In this environment, it could be argued that a change of in the nature of Chinese political power is highly likely, if not actually imminent.  We have also seen from historical perspectives, that the longer an outmoded government retains its power by force, the more violent and damaging the repercussions when 'the change' finally does come.  I'm thinking here of the bloodthirsty French Revolution, and of the  bankruptcy of the Russian states after  the demise of Marxism.  The longer the change is delayed beyond its natural time, the more likely is war or famine as a result.

Anything which would hasten the change would be of great benefit to both the Chinese and Tibetan peoples.

A step in this direction of change was instigated by the publication of  "Nine Commentaries on Communism" by the Chinese-expatriate run Newspaper, The Epoch Times.  This special edition covers the history of the Chinese Communist Revolution from its roots until today, and  exposes the weaknesses of the Marxist ideological policies.  Since its publication  a growing number  of influential Chinese citizens have been  showing their wish for change by way of resigning their membership of the Communist Party.  The resignations, which started in a small way, have recently grown to a landslide defection from the Party. 

- How many denouncements will it take to see a change? An expert on Chinese politics has estimated that, while the Party claims to have many tens of millions of members, most of these 'members' are persons who have signed-up under duress of one kind or another, such as the requirement of CCP membership to hold certain jobs. The true figure for loyal Communist Party supporters is estimated at being around around 8-10 million  - That is, before the Nine Commentaries campaign began. It's interesting to note that this figure, while large by Western standards, represents a Party with a one percent mandate.  A government with so low a level of support would be untenable in democratic countries, and the only reason the situation persists in China is the lack of any real opposition. At a rough guess, it was postulated that four million resignations might see the start  of a change in the Chinese political climate. That figure has been reached, and all indications are that the resignations are indeed having a profound effect on Chinese politics.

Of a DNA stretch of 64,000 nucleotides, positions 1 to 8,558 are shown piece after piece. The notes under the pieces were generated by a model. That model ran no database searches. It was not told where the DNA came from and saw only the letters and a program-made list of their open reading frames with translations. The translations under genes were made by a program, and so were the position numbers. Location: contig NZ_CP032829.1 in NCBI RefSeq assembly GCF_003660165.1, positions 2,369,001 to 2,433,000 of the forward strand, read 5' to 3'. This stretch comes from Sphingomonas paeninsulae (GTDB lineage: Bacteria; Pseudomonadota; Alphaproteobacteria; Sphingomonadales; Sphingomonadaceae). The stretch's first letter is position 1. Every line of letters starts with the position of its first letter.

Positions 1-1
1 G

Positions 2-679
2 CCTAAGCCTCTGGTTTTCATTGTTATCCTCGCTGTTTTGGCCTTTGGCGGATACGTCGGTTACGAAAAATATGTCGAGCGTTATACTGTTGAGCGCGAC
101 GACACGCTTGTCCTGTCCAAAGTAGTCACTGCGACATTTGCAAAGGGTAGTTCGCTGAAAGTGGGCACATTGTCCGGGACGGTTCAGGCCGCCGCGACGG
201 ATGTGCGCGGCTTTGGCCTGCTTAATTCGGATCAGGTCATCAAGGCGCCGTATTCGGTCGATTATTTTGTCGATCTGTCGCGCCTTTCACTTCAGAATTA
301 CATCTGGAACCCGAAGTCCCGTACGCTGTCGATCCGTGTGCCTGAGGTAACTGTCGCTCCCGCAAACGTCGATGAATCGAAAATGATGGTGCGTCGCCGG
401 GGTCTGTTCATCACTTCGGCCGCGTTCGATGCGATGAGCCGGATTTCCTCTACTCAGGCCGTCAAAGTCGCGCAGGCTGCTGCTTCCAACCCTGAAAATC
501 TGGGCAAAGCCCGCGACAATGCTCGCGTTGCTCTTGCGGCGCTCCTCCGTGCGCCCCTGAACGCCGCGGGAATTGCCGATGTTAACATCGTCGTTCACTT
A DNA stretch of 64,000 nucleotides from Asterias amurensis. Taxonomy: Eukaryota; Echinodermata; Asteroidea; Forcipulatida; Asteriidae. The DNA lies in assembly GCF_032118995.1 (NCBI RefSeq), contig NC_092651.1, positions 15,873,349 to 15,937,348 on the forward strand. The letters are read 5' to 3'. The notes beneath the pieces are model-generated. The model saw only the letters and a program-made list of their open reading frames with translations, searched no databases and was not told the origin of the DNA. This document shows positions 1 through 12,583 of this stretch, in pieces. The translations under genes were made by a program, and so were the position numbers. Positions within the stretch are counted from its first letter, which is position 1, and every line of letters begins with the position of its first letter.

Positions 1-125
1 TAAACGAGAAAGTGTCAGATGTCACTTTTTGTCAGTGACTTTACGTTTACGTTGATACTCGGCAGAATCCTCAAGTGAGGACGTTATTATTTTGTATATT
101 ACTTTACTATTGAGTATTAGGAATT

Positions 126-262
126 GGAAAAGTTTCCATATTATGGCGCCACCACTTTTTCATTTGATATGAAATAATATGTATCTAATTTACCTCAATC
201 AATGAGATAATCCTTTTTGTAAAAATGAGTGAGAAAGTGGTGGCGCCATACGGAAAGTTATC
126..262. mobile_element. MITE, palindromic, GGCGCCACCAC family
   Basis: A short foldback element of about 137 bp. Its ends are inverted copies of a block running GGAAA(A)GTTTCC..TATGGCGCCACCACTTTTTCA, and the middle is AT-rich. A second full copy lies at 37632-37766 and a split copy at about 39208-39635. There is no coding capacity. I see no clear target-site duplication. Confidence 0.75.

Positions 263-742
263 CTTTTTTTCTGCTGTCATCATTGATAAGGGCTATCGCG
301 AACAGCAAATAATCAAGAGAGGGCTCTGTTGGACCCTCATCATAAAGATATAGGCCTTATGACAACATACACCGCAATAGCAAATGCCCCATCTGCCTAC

It should perhaps be made clear (as this point is often misunderstood)  that the Nine Commentaries are not in themselves a political campaign - that is, they do not aim to  replace the CCP with any designated replacement party, or even with any specific type of government. Their objective is a simple one - to discredit and disempower the existing corrupt regime. The intention is that, on the Communists losing power,  democratic elections should take place in much the same way as took place in the former Soviet Union, and the Chinese people be allowed to decide on their form of government - for the first time in fifty years.  Although the aims relate mainly to China, it is hard to imagine that a successful outcome would leave Tibet any worse off than at present - In all likelihood, Tibet  would find itself in a vastly improved political climate.

A personal opinion of the Webmaster.

The Chinese people should be allowed to decide on their own what form of society they want to have. The Chinese people did not elect the CCP.” - Erping Zhang, Mason Fellow of the John F. Kennedy School of Government at Harvard.

"It would be good for the ambassadors of democratic countries in Beijing, Shanghai and elsewhere also to show by joining demonstrators and by other means. It would be important to show that the democratic nations of the world are on the side of the Chinese people. That they feel strongly that China deserves not only a modern economy but a modern political system." Mark Palmer, former U.S. Ambassador to Hungary.